Byrd, Collins Responses to APN’s APS BOE Questionnaire

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(APN) ATLANTA — In the Atlanta Public Schools Board of Education District 6 seat, candidates Dell Byrd and Eshe Collins are in a Run-off.

 

 

APN attempted to reached out to Byrd during the General Election by email and phone.  However, an email to her email address, as listed on the City’s qualifying list, was returned; and her phone number led to an automated system.

 

 

Collins did immediately respond to a voicemail from APN early in the campaign season, but did send an email to APN in the late summer.  APN sent Collins a copy of the questionnaire.  She responded after the deadline, and we chose not to publish the questionnaire after we had already begun publishing early endorsements in APS races.

 

 

APN reported over the summer regarding Collins’s connection with Teach for America, which has a sister political organization that is pushing its TFA alums to run for office.  The story–about Collins and three other TFA alums running for APS BOE–eventually got picked up by a Washington Post education blog.  TFA’s model is generally consistent with privatization, and many former TFA’ers are at the heart of the pro-charter school movement.

 

 

To date, two of the four TFA alums have been elected or reelected, including Matt Westmoreland (District 3) and Courtney English.  Meanwhile, Collins–as well as Jason Esteves in Seat 9–are in Run-offs.

 

 

Byrd has been endorsed by the American Federation of Teachers.

 

 

Collins has been endorsed by the Atlanta Mayor Kasim Reed’s PAC, Continue Atlanta’s Progress; by former Mayor of Atlanta Shirley Franklin; and by the Buckhead Coalition.

 

 

APN endorsed Anne McKenzie in the General Election.

 

 

Following the General Election, APN re-opened the questionnaire response period for any Run-off candidate whose questionnaire had not previously been published.

 

 

In recent days, APN was able to reach Byrd; and we already had Collins’s unpublished responses.  Both Byrd and Collins’s responses to the questionnaire are published below:

 

 

(1) If you had been on the Board in 2010, when the so-called Gang of Five voted to change the rules regarding how to oust a Chair, and then ousted LaChandra Butler Burks as Chair, would you have supported the initial rule change? Yes or no, why or why not?

 

 

BYRD: I would not have supported the initial rule change because it would have violated the Charter, which is designed to prevent elected officials from carrying out their own wills.

 

 

COLLINS: On its face, the abrupt action to change the rules, regarding the removal of the Board Chair, raises more questions about the true motivation behind its necessity.  I wouldn’t support any action that would jeopardize the accreditation and stability of our school district.  I would have done everything to get to the bottom of a scandal that robbed thousands of our children from their right to a quality education.

 

 

(2)

 

(a) What is your overall position on charter schools?

 

 

BYRD: I am for any and all education as long as its equal and equitable; however, I am a product and advocate of public education.

 

 

COLLINS: Every parent wants a great education for their children.  I support all of our public schools and think that great public school choices should be available to all our kids.  We should learn from schools that have had success – including public charter schools – and use those lessons to bring real and meaningful improvement to our district’s public schools.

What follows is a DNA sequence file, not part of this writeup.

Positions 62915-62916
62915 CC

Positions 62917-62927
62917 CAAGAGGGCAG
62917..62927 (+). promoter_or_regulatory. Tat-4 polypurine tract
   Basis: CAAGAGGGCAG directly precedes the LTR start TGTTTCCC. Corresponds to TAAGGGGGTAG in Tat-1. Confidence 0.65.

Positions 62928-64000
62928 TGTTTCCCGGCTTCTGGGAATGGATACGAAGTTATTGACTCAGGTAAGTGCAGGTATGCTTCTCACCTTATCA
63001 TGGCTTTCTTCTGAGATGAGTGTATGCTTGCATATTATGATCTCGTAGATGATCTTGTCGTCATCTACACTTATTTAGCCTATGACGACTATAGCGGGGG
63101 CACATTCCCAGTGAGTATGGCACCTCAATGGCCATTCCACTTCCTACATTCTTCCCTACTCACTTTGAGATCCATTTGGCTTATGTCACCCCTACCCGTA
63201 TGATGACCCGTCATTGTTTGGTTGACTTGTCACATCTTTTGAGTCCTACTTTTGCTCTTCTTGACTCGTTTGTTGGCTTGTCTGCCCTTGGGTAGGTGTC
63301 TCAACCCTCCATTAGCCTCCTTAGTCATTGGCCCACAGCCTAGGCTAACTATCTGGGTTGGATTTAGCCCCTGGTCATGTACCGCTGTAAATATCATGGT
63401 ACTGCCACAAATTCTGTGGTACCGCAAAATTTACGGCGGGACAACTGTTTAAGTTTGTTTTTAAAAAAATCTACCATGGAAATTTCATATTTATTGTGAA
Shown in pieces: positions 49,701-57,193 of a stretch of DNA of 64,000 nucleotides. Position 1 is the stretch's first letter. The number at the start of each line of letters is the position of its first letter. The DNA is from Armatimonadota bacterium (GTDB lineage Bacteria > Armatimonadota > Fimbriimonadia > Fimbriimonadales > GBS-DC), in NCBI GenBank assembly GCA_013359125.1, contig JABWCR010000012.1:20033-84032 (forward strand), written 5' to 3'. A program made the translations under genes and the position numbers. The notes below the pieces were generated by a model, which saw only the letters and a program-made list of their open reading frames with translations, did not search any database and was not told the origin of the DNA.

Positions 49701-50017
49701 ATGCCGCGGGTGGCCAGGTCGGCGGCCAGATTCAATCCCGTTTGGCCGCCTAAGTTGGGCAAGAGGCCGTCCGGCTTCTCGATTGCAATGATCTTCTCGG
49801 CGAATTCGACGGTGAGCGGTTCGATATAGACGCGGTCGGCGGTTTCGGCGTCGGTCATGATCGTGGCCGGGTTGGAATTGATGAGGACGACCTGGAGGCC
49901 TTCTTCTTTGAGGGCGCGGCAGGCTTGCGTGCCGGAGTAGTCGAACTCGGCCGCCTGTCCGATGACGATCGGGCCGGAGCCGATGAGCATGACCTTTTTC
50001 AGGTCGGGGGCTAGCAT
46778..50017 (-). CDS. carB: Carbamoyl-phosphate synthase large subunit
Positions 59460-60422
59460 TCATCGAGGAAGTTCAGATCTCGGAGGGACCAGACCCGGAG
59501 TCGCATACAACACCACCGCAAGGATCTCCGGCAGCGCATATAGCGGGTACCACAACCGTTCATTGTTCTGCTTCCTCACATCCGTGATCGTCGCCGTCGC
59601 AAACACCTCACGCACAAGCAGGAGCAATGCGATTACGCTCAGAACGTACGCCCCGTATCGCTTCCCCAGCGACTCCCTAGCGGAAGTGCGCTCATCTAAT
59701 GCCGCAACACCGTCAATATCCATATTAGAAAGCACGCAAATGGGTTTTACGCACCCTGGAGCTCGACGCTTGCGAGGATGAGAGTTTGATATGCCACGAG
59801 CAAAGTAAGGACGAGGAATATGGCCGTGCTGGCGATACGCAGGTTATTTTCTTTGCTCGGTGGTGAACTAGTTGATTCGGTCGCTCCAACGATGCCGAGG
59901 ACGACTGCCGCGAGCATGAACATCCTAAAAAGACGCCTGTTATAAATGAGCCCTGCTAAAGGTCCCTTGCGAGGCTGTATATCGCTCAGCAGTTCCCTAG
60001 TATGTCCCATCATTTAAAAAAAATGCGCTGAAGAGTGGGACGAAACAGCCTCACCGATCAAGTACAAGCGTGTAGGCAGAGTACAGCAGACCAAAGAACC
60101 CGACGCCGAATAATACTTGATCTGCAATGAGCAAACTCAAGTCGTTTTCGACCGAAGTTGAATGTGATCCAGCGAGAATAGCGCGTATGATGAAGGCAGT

(b) Do you have any concerns about charter schools; if so, what are they?

 

 

BYRD: One concern that I have with charter schools is the impact they will have on public schools by taking away students, and in turn, funding from public schools that are already doing without.

 

 

COLLINS: Although charter schools have an open enrollment process, there is a perception of selectivity that raises concerns about charter schools. Whether it is through student admission process or parental involvement guidelines, charter schools must be held accountable for ensuring that admission is open to every child.

 

 

(c) Do you believe APS, or any district within APS, is already unduly oversaturated with charter schools?

 

 

BYRD: I cannot say for certain if APS schools are “unduly oversaturated” but, I have witnessed an increase in charter schools in the city of Atlanta recently.

 

 

COLLINS: Although, Atlanta has the most charter schools than any other district in the state, 13% of Atlanta Public Schools are charter schools. The district has worked diligently to maintain a fair and balanced approach to charter schools. However, improving the quality of our traditional schools must remain as our top priority.

 

 

(d) In what circumstances, if any, would you vote against a charter school application? [If an incumbent, please note any votes in which you did oppose a charter school application.]

 

 

BYRD: I will vote against a charter school application when it is the will of my constituents.

 

 

COLLINS: A charter school application would lack my support if, after careful review, does not meet the criteria set forth in the Board’s Policy on Charter Schools, which includes an innovative curriculum that drives high student achievement and a well-defined plan for addressing the needs (academic and non-academic) of students in need of remediation and students with disabilities, homeless and gifted students, as well as does not have the support of the community at-large.

 

 

(END/2013)

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